Thursday, May 24, 2007
pressures on musicians
From the Saudi Debate website: Beyond the public condemnation by conservatives of live music and theatrical performances that are criticised for falling short of Islamic practices, a burgeoning community of artistic talent is finding a growing audience among Arabs across the Middle East and around the world. From Bahrain’s ‘Spring of Culture’ festival to London’s ‘Ramadan Nights’ season, Arab musicians and others are defying various forms of popular and governmental censorship despite serious risks – including death threats – against which they have little or no protection. As Susannah Tarbush writes, the fury meted out against the Lebanese composer Marcel Khalife and the Bahraini poet Qassim Haddad in response to their staging in Bahrain recently of the love story Laila and Majnoun, was disconcertingly typical of the artists’ plight. 20 May 2007.
The ongoing investigation by a Bahraini parliamentary committee into the "immoral" and "anti-Islamic" performance of a new work by Lebanese composer Marcel Khalife and Bahraini poet Qassim Haddad is just one example of the intense political and religious pressures on the freedom of musical expression in some Arab and Muslim countries.
The new work by Khalife and Haddad is an interpretation in music, poetry and dance of the classic Middle Eastern love tragedy Laila and Majnoun. It was performed two nights running at the beginning of March as the inaugural event of Bahrain's annual Spring of Culture Festival.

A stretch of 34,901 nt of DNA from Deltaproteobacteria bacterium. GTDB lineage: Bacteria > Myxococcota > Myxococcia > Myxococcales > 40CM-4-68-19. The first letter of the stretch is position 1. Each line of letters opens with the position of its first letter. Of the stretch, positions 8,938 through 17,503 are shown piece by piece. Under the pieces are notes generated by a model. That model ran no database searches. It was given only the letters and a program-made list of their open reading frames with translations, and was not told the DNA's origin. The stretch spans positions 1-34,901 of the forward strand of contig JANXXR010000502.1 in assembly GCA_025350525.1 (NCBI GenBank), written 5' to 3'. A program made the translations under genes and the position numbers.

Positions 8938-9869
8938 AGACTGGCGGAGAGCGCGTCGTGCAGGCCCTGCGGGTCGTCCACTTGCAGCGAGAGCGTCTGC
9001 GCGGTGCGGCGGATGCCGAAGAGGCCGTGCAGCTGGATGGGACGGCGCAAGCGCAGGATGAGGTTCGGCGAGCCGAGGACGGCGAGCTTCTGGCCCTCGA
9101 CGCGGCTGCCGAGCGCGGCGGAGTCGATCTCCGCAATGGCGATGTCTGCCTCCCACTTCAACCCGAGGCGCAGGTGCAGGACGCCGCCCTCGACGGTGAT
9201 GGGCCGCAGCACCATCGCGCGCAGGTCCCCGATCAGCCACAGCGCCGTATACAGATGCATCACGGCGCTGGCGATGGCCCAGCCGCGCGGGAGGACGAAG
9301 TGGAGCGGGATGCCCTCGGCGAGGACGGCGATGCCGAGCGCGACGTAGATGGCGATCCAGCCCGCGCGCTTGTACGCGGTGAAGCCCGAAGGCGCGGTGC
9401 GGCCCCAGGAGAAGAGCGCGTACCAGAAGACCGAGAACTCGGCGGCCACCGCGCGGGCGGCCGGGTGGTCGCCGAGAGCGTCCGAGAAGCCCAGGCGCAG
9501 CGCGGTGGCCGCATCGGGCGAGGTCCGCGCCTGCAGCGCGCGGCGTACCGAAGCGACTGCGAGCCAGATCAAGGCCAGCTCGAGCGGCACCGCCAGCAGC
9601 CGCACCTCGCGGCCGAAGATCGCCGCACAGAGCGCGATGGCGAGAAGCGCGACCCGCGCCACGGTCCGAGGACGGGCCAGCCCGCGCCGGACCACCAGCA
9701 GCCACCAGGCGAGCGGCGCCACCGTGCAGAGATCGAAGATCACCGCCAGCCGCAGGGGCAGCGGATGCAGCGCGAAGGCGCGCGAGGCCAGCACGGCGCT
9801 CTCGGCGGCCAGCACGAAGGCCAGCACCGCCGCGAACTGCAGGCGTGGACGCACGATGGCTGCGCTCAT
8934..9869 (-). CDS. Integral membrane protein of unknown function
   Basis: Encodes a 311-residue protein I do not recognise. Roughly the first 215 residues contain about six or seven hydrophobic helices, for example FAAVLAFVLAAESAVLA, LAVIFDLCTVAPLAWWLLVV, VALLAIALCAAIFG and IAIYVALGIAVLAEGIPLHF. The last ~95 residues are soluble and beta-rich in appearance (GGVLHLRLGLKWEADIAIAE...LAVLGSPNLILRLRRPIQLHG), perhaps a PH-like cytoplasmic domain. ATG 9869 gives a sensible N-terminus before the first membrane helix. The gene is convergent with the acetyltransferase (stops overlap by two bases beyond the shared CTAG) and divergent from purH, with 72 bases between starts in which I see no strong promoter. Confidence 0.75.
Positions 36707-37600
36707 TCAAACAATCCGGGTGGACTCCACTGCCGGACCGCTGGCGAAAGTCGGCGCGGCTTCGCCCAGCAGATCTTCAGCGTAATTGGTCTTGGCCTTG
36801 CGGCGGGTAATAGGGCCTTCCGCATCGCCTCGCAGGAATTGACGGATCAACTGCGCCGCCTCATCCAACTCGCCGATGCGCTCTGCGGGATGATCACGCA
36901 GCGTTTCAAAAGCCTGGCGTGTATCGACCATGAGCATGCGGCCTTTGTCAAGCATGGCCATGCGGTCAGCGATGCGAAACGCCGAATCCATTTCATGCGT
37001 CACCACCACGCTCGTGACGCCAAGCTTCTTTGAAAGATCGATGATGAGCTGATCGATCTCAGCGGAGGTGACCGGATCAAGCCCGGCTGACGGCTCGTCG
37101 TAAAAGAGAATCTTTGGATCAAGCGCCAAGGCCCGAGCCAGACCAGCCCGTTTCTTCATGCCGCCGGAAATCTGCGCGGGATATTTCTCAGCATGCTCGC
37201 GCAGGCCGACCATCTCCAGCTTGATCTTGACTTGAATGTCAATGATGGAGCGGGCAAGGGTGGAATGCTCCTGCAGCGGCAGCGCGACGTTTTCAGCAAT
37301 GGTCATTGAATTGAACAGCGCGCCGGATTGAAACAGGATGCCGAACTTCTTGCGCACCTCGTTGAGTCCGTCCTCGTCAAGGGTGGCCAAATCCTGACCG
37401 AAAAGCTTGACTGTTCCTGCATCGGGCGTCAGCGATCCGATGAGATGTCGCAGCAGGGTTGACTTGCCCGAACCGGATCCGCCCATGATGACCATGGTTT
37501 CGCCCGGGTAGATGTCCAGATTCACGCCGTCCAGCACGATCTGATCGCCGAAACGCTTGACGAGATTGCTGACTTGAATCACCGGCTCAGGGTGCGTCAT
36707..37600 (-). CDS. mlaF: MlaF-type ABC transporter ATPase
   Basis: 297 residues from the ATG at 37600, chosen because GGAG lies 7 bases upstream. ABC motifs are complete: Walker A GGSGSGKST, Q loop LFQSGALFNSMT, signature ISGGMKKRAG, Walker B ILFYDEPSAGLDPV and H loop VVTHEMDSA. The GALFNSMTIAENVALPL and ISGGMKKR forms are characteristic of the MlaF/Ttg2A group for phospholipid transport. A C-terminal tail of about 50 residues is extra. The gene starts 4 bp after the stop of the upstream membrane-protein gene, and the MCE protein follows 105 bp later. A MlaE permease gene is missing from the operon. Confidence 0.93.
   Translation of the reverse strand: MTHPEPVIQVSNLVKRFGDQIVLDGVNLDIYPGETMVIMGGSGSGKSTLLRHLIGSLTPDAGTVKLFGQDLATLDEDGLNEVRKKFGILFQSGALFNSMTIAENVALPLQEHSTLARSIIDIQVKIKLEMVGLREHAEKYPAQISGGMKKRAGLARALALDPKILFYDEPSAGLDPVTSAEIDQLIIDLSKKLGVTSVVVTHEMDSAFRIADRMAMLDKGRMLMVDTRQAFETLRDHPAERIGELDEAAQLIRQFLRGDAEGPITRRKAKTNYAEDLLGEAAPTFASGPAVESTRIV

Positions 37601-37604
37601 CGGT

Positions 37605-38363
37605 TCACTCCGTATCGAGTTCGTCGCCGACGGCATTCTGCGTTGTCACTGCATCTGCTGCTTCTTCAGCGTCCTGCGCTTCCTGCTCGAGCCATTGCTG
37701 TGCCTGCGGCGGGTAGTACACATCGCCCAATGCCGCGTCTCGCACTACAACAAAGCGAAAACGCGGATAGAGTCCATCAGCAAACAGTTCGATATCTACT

Khalife and Haddad are two of the most prominent artists in the Arab world, known for constantly pushing forward the creative boundaries in their respective fields. Their version of Laila and Majnoun features male and female dancers in intimate positions. It triggered fury among Islamist MPs, who control three-quarters of the 40 seats in the Chamber of Deputies. But a spokeswoman for the Ministry of Information's Culture and Heritage Department, which organised the festival, said the response to Laila and Majnoun had been overwhelmingly positive.
The Salafist Al Asala Islamic Society issued a statement saying the dances were "depraved and offended our religious and moral sensitivities as well as our traditions." The lyrics were "a blatant violation of our Islamic precepts and values." MP Shaikh Mohammed Khalid, of the Sunni Islamist Al-Menbar bloc, dubbed the festival "the Spring of Foolishness". He told the Gulf Daily News that Khalife and Haddad's work was against Islam because "it depicted adultery between the two main characters. The actions of the dancers was clearly meant to depict a sexual act between a man and a woman." Khalid called for future Spring of Culture festivals to be modelled on festivals in Saudi Arabia, and to consist of poetry recitals and lectures.
The Chamber of Deputies voted to set up a seven-member committee to investigate the controversy. The committee is due to report back within six months. If it finds evidence of wrong doing, information minister Dr Mohammed Abdul Ghaffar may face parliamentary questioning and a vote on whether he should be sacked.
The MPs could hardly have chosen a more high-profile Bahraini cultural event as their target. The six-week festival of art, poetry, music, dance, theatre and lectures was supported by the Economic Development Board and sponsored by telecommunications company Batelco. Among the international and local artists participating were the Senegalese singer Youssou N'Dour, Bahraini singer Khalid al Shaikh and the spectacular Brazilian group Brasil Brasileiro...